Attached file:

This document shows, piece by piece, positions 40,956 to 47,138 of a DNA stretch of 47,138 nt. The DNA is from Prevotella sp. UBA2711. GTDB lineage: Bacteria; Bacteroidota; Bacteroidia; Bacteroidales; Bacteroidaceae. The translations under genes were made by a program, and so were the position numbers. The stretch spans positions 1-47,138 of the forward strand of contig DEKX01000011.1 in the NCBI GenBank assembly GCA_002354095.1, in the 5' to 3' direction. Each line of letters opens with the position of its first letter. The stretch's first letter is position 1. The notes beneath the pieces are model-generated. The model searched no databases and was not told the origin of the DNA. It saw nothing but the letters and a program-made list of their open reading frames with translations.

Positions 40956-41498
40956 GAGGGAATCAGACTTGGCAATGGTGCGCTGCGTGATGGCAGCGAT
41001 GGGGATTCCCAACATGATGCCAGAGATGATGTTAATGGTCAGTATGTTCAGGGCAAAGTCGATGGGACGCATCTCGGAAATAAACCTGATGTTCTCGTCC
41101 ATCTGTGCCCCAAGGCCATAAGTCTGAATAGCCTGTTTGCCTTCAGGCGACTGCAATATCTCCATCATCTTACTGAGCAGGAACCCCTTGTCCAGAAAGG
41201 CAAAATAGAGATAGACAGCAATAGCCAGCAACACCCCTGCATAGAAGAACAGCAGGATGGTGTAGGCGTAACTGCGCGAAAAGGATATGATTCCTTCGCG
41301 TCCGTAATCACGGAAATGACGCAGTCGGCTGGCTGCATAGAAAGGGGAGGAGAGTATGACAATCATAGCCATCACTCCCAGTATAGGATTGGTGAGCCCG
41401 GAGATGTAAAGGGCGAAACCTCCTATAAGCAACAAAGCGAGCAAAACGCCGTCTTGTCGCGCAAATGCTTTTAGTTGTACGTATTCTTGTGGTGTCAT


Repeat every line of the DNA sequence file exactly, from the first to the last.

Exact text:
This document shows, piece by piece, positions 40,956 to 47,138 of a DNA stretch of 47,138 nt. The DNA is from Prevotella sp. UBA2711. GTDB lineage: Bacteria; Bacteroidota; Bacteroidia; Bacteroidales; Bacteroidaceae. The translations under genes were made by a program, and so were the position numbers. The stretch spans positions 1-47,138 of the forward strand of contig DEKX01000011.1 in the NCBI GenBank assembly GCA_002354095.1, in the 5' to 3' direction. Each line of letters opens with the position of its first letter. The stretch's first letter is position 1. The notes beneath the pieces are model-generated. The model searched no databases and was not told the origin of the DNA. It saw nothing but the letters and a program-made list of their open reading frames with translations.

Positions 40956-41498
40956 GAGGGAATCAGACTTGGCAATGGTGCGCTGCGTGATGGCAGCGAT
41001 GGGGATTCCCAACATGATGCCAGAGATGATGTTAATGGTCAGTATGTTCAGGGCAAAGTCGATGGGACGCATCTCGGAAATAAACCTGATGTTCTCGTCC
41101 ATCTGTGCCCCAAGGCCATAAGTCTGAATAGCCTGTTTGCCTTCAGGCGACTGCAATATCTCCATCATCTTACTGAGCAGGAACCCCTTGTCCAGAAAGG
41201 CAAAATAGAGATAGACAGCAATAGCCAGCAACACCCCTGCATAGAAGAACAGCAGGATGGTGTAGGCGTAACTGCGCGAAAAGGATATGATTCCTTCGCG
41301 TCCGTAATCACGGAAATGACGCAGTCGGCTGGCTGCATAGAAAGGGGAGGAGAGTATGACAATCATAGCCATCACTCCCAGTATAGGATTGGTGAGCCCG
41401 GAGATGTAAAGGGCGAAACCTCCTATAAGCAACAAAGCGAGCAAAACGCCGTCTTGTCGCGCAAATGCTTTTAGTTGTACGTATTCTTGTGGTGTCAT